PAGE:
NASSAU –– As senior officials of the Department of Meteorology were telling the public during the passage of Hurricane Joaquin earlier this month that their radar was working all during the storm, forecasters were among themselves expressing outrage that the radar had gone down, and residents were not warned about the storm as early as they should have been.
One forecaster said: “In my opinion, we were wrong for not issuing a hurricane warning for the south-east Bahamas earlier, and this is a story in itself.”
On October 2, the day that the department released a statement advising that the radar was working and was operable all during the passage of the storm, another forecaster wrote to his colleagues: “The damn radar is not working, period!
“. . . My God, we got to stop!”
Another employee in the Forecast Office responded: “I feel bad for those in the central Bahamas. [They] did not have a chance to evacuate.”
That employee claimed there was a three-hour delay between the time the National Hurricane Centre (NHC) in the United States called and when officials at the Met Department reacted to what was taking place with the angry weather system.
The employee told his colleagues that when the powers that be were unreachable at critical times forecasters needed to use their judgement “to call shots without approval”.
“We can save lives,” that person told colleagues.
One forecaster said he was “so distressed” that the Department of Meteorology had refused to warn the south-east Bahamas earlier.
“Now look what happened! My God! How are they going to explain this!”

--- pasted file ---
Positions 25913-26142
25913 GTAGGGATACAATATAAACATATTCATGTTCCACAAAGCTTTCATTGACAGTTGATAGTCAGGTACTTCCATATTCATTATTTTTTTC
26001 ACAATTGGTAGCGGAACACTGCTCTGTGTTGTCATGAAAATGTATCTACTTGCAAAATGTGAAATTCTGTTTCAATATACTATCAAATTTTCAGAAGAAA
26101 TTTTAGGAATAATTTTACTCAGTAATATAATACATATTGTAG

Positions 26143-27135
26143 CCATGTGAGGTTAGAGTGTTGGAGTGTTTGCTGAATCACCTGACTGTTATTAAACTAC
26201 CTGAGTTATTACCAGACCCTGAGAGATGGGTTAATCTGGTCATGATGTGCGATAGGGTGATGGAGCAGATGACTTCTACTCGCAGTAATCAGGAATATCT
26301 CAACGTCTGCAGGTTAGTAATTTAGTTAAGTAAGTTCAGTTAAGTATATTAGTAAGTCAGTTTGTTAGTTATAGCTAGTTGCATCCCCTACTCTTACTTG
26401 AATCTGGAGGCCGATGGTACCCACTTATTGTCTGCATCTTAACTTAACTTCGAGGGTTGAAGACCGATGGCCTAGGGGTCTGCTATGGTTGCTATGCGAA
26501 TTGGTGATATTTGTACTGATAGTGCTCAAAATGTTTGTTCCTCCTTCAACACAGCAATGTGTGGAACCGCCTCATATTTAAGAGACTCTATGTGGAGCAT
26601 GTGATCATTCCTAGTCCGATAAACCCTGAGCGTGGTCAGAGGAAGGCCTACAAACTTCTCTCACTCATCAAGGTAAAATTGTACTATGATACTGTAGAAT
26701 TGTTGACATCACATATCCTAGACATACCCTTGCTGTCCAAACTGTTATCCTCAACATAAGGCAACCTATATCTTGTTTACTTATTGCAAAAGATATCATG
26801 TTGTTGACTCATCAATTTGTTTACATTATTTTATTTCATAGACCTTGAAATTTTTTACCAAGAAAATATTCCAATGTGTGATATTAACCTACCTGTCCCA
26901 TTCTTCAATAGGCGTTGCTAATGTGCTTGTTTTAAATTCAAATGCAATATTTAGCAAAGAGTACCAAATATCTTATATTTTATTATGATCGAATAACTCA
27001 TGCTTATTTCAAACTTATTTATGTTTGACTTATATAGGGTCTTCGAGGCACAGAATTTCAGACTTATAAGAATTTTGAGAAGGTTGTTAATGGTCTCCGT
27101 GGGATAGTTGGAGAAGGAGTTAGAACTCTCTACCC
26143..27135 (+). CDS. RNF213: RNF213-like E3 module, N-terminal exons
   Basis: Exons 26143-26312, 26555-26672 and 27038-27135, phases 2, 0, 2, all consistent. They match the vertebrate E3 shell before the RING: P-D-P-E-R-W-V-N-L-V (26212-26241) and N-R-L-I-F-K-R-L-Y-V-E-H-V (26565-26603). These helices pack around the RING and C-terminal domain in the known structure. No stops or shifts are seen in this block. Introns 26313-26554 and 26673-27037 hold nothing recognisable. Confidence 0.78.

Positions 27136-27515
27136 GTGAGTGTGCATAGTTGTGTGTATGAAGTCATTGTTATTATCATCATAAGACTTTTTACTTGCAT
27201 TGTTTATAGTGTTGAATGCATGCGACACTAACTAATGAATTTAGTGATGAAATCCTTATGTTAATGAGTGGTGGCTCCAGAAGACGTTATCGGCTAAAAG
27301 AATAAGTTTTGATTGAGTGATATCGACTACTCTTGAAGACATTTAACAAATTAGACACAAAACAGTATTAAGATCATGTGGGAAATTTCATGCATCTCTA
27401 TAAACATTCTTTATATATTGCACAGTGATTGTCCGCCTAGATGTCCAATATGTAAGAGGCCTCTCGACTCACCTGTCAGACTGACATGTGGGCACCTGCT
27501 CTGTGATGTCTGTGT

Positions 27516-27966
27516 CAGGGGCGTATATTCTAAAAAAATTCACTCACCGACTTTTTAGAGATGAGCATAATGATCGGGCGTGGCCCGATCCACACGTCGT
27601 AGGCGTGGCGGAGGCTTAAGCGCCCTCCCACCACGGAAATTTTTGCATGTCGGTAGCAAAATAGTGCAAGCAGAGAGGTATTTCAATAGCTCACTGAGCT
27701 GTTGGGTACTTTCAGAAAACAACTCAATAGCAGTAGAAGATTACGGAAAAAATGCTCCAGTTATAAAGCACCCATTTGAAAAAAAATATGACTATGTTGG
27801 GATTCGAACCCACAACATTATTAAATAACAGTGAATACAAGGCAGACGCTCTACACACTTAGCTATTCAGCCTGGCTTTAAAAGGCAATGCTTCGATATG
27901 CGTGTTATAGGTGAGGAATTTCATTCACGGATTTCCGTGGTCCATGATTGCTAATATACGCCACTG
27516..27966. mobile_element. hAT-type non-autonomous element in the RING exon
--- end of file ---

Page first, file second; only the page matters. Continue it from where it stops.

Another forecaster wrote to his colleagues: “Truth be told, the storm was too close for comfort to begin with, and at least an alert should have been issued. Understand the winds from the centre of circulation be it of tropical storm or hurricane force in nature would have affected some of the islands.”
Another message from a forecaster claimed: “Because the National Hurricane Centre could not contact [an official] early enough, we were late in issuing our first warning.”
“So if NHC has to go through [an official] and can’t contact him, then the forecasters on duty have to make the call.”
Another message stated: “Yeah guys, major hurricane,
no hurricane forecasters meeting yet, no radar, no trans, poor leadership.”
Yet another message read: “Like I said, the Weather Channel said that little reports coming in from The Bahamas. We look bad, two islands with WX stations.
The hundreds of thousands spent on automatic stations. Down the drain.”
Another employee of the Forecast Office confirmed on Friday, October 2: “The radar was down. I did a complete reinstall of the software. I am sure there [were] no calibrations done once it was back up.
“So on top of the fact that it is not doing volume scans that would provide the best data, there is no way to tell if any data is accurate, but I think the photos above answer the question.”
One forecaster responded: “Yes, and the magnetron is weak and needs to be replaced.”
On October 2, as Joaquin lashed the southern and central Bahamas, forecasters exchanged computer images of the storm, purportedly showing no echos or showers on the radar. This points to a radar that is not operating properly.
Director of the Department of Meteorology, Trevor Basden, insisted at a Press conference after the storm that the department issued warnings in a timely manner.
These messages and several more exchanged among forecasters during and in the immediate aftermath of Hurricane Joaquin were revealed to The Nassau Guardian amid lingering concerns among some residents that they had no warning about the storm before it hit, or were not warned early enough.
The storm caused widespread devastation in certain islands in the south-east and central Bahamas, but no loss of life in those islands.
On October 7, Prime Minister Perry Christie told Parliament that the Department of Meteorology had worked steadfastly ahead of the powerful storm.
Christie also said that an American TV station had falsely reported that The Bahamas radar was not working. Christie also noted that the department had confirmed the radar was working at all times during the storm. However, information in the files at the Department of Meteorology contradict that statement.